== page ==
How Do You Pivot From Academia to the Private Sector?

Leaving academia requires a game plan and a series of questions. There are several options outside of academia that range from the public sector and the government that this blog article does not cover. I wanted to write a short guide for the pivot into the private sector since I have the most experience with this path.

While these are “steps,” you may have to revisit steps. You may find that your career pivot makes the most sense sidestepping in an alternative direction or you may need to develop a skill further that requires more questions. I originally wanted to be a Data Scientist, but I leaned toward my strengths (after much self-reflection) and ended up doing SEO and digital marketing.

Ask Introspective Questions About Why You Chose To Pursue a PhD

Before you can make the journey into the private sector, you need to determine what led you into the academic path in the first place. There are many paths that exist, and just going down any path and finding out it wasn’t right for you can waste valuable time. Below are a few questions that can help you make sense of your values and innate passions:

  • Did I want a PhD because I enjoy research?
  • Did I want a PhD because I like to teach?
  • Can I do these things above in academia that I can’t do elsewhere?
  • Have I talked to anyone working outside of academia?

As you may have guessed, research and teaching is not unique to academia. I found that I can dig deep into topics outside of academia and educate others about what I do! I also learned that my assumptions about the private sector occurred because I barely talked with folks who worked in the private sector.

Create or Revisit Your LinkedIn Account

People often criticize LinkedIn for a lot of valid reasons, but you should have a LinkedIn if you want to network with people in the private sector. Start networking yesterday.

LinkedIn is the space where people in the private sector talk about news, discussion points, and their workplace. If you want to get a job, you have to be aware of what others are talking about in the industry you want to pursue.

– After Your PhD

Revisit or create your LinkedIn profile and add as much information that tells your story and where you want to go next.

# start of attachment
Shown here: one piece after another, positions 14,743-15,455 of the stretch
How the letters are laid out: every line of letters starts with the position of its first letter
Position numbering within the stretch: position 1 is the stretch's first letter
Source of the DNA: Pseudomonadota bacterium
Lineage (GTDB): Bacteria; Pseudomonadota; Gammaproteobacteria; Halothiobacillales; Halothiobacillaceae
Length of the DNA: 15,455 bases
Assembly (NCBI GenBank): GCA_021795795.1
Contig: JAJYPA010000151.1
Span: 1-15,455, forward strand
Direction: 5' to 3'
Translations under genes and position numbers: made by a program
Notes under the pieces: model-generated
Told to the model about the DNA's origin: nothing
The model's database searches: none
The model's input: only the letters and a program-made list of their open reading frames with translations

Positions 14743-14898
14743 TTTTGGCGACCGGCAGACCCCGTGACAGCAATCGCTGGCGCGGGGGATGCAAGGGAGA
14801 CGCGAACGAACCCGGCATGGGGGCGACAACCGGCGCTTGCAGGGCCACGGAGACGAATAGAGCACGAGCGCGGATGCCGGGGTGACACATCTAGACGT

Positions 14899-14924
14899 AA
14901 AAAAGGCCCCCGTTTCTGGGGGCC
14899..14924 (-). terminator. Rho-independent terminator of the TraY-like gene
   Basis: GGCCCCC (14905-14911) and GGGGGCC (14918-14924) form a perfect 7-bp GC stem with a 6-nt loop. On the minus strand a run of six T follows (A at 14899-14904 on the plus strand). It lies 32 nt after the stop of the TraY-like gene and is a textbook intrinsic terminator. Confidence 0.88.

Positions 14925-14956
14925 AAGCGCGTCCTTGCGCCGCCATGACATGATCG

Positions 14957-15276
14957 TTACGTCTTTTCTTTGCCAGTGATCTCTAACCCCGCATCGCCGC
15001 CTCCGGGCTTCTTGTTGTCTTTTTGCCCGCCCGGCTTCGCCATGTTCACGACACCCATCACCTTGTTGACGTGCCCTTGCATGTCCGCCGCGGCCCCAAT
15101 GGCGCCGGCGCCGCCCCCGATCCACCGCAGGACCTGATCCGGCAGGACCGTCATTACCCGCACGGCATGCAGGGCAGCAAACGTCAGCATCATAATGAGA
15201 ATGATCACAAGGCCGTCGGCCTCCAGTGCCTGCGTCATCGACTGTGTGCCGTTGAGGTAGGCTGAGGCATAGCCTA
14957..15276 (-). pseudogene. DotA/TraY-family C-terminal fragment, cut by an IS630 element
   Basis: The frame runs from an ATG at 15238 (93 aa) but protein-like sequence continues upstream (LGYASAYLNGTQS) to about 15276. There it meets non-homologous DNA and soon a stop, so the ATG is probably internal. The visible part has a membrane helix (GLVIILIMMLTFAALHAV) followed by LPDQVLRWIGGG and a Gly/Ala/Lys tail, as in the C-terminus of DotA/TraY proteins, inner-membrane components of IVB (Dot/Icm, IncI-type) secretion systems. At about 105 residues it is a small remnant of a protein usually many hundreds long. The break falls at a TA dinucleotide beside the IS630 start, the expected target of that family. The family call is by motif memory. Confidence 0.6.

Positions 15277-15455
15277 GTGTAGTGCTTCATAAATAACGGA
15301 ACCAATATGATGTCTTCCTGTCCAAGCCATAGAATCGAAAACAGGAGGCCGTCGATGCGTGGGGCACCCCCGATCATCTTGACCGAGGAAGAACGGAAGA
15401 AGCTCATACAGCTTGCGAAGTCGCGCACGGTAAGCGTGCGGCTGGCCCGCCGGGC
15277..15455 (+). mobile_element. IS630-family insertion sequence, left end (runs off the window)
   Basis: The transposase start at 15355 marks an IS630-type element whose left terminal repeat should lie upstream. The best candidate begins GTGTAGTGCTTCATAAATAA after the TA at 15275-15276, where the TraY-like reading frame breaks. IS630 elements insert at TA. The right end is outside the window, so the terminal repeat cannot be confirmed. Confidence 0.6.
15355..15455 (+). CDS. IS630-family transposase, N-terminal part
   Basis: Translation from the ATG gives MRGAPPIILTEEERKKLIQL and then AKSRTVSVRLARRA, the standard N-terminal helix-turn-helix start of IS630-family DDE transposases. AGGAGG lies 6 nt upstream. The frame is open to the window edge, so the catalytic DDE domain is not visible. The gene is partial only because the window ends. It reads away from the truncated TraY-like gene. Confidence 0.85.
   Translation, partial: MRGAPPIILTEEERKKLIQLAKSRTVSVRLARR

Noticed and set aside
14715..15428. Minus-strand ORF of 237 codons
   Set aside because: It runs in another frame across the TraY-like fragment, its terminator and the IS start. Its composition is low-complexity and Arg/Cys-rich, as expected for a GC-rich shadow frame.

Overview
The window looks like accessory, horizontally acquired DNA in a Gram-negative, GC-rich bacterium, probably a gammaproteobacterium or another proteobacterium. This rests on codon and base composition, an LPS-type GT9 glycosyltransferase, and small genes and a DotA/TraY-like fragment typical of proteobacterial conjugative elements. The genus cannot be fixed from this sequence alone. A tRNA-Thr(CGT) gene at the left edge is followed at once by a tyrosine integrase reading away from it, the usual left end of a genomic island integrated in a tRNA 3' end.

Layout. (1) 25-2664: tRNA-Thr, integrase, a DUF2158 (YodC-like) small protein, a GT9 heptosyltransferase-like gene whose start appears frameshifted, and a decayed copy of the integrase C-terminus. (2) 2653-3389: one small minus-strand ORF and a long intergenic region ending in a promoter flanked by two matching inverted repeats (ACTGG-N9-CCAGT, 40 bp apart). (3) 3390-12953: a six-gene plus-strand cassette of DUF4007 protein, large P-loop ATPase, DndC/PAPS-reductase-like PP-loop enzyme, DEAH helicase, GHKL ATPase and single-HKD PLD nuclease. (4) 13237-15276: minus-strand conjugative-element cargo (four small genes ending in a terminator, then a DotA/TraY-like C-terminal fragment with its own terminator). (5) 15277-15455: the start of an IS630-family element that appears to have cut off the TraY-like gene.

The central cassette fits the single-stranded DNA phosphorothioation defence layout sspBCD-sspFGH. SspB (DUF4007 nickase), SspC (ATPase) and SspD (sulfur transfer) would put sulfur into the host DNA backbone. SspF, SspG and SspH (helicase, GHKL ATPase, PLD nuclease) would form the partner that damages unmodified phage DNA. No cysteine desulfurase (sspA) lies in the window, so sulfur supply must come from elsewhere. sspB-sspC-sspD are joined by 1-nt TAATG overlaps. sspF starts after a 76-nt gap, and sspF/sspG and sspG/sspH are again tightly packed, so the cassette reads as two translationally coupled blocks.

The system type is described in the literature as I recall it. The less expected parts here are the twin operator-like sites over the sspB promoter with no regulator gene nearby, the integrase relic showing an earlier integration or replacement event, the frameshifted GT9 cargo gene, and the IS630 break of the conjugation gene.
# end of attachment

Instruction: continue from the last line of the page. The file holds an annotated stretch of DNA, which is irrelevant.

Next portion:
Your LinkedIn is akin to a resume that depicts your accomplishments, expertise, and more importantly, your brand. You can be much more creative with a LinkedIn profile which includes sharing text posts, links, and multimedia like photo and video.

Part of using LinkedIn effectively is determining how you want to approach the platform. Find your niche and connect with people that make the most sense. If you want to pursue marketing, find a niche (like SEO for example), and connect with people with marketing titles (like SEO Director).

When it comes to personal branding, ask yourself, how do you want recruiters and hiring managers to perceive your profile? Is it a positive experience? Do I appear that I want to continue learning in a new profession?

Explore Job Titles (Briefly) and Choose What Fits Your Current Skillset

An important part of pivoting is understanding (a) what jobs interest you (b) what jobs you think you can get hired to do.

For example, if you have a strong qualitative background as an anthropologist, looking at data scientist jobs may be a tough ask. Although if a job requires strong interpersonal skills and interviewing skills, a career in project management or UX could be a worthy option.

Use platforms like LinkedIn to help you research different job titles that interest you. When I was looking on LinkedIn, these popped into mind:

  • Data Analyst
  • SEO Analyst
  • Marketing Analyst
  • UX Researcher
  • Market Researcher

Once you have the job titles down, look for people with that type of role.

Conduct Informational Interviews with Working Professionals

As mentioned in the informational interview guide, asking questions is so important in your pivot and informational interviews are a way to learn from actual working professionals about what they do. Informational interviews act as a catalyst for your pivot. Here are some important reasons why informational interviews can help you in your pivot:

  • Informational interviews let you explore beyond the job title. What is in their job title you didn’t know?
  • Informational interviews can help you learn the language of the industry.
  • Informational interviews help you determine your skill gaps. What does the interviewer know that you don’t know?
  • Informational interviews let you form genuine relationships with people without the assumption you are getting a referral or job from the conversation.

Use What You Learn And Make Updates To Your Resume, LinkedIn, and Skill Gaps

Know you learned some important information from the steps above, synthesize this information, and make the real pivot by your actions.

Make changes in your career pivot strategy including:

  • Your Resume
  • Your LinkedIn
  • Your Online Portfolio
  • Your Skill Gaps
  • Your Understanding of the Industry You Are Pursuing

Keep Networking And Be Patient

No matter what, keep networking and talking to people. There’s a reason why it’s called it’s called a career journey. There’s going to be ups and downs.

Once I found the right person, I was connected to another person led to (A) internships (B) special projects (C) full time-jobs.

Focus on what you want to do, communicate it to others, work on your skill gaps, and keep connecting with people, and will eventually land where you need to be.

The worst thing you can do is not reach out.

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